PAUL SCHWIETERING
Newt won’t be able to dodge questions the whole campaign

Paul Schwietering
In an interesting innovation to the art of media-bashing, Newt Gingrich dragged his two adult daughters into the sordid details of his breakup with his second wife.

Apparently, Newt’s second wife has just published a book and mentions in the book that Gingrich had asked her to agree that their marriage should become an “open marriage.” What makes this a relevant question in Newt’s case is that the time span of his second marriage was when Newt first gained national prominence as one of the progenitors of the claim that the Republicans are the party of “family values.”

This is a line of b.s. that Republicans continue to spout to this day (when they are not too busy “hiking the Appalachian Trail”).

Accordingly, one of the moderators of a debate in South Carolina asked Gingrich if the allegation was true. Newt was evidently not man enough to answer this question on his own, so he dragged his daughters into the fracas, claiming they would state that his second wife’s allegations were not true. How his daughters would know if it were true or not Gingrich didn’t explain. One of his daughters was scheduled to appear on CBS Saturday, the other was scheduled to appear on MSNBC Saturday. Both of them cancelled.

In any event, Gingrich used the occasion in the debate to bash the moderator who asked the question and the media in general, to the wild applause of the far-right audience in South Carolina.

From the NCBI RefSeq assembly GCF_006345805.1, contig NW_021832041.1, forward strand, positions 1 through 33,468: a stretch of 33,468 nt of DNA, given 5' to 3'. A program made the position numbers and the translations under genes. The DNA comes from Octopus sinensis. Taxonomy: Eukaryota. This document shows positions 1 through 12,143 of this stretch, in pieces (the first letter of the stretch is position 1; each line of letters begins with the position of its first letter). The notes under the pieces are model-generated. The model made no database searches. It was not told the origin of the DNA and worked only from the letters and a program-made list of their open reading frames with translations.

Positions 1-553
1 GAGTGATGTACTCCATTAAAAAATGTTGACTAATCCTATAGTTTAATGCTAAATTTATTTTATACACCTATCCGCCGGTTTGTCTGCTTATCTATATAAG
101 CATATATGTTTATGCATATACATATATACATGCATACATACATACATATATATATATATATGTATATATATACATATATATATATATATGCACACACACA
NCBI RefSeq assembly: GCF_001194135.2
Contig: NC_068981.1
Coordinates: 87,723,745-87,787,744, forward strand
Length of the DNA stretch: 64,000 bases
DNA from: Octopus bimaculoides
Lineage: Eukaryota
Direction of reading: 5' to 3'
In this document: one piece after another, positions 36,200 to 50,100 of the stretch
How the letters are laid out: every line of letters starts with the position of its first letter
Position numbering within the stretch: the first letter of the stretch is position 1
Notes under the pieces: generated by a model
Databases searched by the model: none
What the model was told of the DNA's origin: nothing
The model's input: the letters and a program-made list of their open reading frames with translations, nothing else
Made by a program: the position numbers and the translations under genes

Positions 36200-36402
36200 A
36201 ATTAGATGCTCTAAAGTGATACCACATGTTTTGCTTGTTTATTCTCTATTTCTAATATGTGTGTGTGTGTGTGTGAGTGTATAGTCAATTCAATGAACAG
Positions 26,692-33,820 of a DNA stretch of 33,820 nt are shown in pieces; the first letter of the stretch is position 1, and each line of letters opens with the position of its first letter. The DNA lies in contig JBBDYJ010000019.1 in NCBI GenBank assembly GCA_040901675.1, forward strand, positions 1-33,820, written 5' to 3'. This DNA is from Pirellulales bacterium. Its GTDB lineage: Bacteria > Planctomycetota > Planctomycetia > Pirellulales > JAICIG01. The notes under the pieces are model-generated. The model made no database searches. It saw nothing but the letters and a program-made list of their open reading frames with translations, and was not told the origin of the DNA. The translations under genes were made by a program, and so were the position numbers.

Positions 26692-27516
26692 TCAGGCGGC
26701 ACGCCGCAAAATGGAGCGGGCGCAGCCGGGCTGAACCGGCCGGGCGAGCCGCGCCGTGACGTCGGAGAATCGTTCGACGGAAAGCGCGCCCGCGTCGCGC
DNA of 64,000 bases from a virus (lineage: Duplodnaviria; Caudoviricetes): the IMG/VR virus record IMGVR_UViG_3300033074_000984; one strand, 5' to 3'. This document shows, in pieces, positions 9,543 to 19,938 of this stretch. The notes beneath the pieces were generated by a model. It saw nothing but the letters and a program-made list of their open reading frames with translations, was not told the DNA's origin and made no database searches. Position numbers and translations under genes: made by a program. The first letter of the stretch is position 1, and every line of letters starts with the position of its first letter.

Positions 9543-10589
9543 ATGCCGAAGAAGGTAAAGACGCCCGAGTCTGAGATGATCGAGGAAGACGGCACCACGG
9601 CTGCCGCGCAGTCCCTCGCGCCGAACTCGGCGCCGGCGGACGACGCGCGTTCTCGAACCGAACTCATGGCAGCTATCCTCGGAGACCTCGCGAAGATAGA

The tactic of dodging tough questioning from reporters by media-bashing has been a staple of Gingrich’s debate performances since the debates started last spring. It plays well with audiences of the extreme right, but it is beginning to wear thin with everyone else.

One would think that the reporters, who are only doing their jobs, could get an honest answer to their questions even if the candidate finds the questions uncomfortable or inconvenient.

Perhaps Gingrich’s problem is that he has spent too much time being interviewed on Fox “News.” Fox News has people who play reporters on TV, but no real reporters.

The amateur actors on Fox News who play the part of reporters do ask questions of the person being interviewed, but, if the individual being interviewed is a right-winger, those questions are “softball” questions.

If Newt Gingrich wins the Republican nomination, he will have to face real questions from real reporters much more frequently than he does now in order to have any chance to win. If that time comes, he will find that avoiding questions by engaging in media-bashing has a very short shelf-life with voters in a general election.

Paul Schwietering is a former Democratic state central committeeman. He lives in Union Township.